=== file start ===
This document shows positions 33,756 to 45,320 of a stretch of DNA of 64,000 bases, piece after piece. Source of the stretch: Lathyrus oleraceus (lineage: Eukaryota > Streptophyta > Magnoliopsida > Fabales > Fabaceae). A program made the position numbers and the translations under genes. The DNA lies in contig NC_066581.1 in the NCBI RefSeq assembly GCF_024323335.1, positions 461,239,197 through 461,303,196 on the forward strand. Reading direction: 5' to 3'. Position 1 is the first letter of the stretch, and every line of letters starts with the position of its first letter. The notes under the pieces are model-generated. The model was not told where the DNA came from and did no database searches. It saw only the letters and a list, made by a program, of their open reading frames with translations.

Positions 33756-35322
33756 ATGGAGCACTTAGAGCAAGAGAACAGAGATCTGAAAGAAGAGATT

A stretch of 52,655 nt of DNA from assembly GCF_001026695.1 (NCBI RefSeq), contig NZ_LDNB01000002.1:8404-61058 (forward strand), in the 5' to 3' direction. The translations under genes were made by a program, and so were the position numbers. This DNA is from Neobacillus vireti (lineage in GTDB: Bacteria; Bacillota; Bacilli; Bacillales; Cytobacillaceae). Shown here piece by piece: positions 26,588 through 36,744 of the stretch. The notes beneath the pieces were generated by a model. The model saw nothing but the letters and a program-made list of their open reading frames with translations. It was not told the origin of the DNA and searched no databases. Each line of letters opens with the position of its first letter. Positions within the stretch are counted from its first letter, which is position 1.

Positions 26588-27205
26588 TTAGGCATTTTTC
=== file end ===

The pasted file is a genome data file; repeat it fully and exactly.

This document shows positions 33,756 to 45,320 of a stretch of DNA of 64,000 bases, piece after piece. Source of the stretch: Lathyrus oleraceus (lineage: Eukaryota > Streptophyta > Magnoliopsida > Fabales > Fabaceae). A program made the position numbers and the translations under genes. The DNA lies in contig NC_066581.1 in the NCBI RefSeq assembly GCF_024323335.1, positions 461,239,197 through 461,303,196 on the forward strand. Reading direction: 5' to 3'. Position 1 is the first letter of the stretch, and every line of letters starts with the position of its first letter. The notes under the pieces are model-generated. The model was not told where the DNA came from and did no database searches. It saw only the letters and a list, made by a program, of their open reading frames with translations.

Positions 33756-35322
33756 ATGGAGCACTTAGAGCAAGAGAACAGAGATCTGAAAGAAGAGATT

A stretch of 52,655 nt of DNA from assembly GCF_001026695.1 (NCBI RefSeq), contig NZ_LDNB01000002.1:8404-61058 (forward strand), in the 5' to 3' direction. The translations under genes were made by a program, and so were the position numbers. This DNA is from Neobacillus vireti (lineage in GTDB: Bacteria; Bacillota; Bacilli; Bacillales; Cytobacillaceae). Shown here piece by piece: positions 26,588 through 36,744 of the stretch. The notes beneath the pieces were generated by a model. The model saw nothing but the letters and a program-made list of their open reading frames with translations. It was not told the origin of the DNA and searched no databases. Each line of letters opens with the position of its first letter. Positions within the stretch are counted from its first letter, which is position 1.

Positions 26588-27205
26588 TTAGGCATTTTTC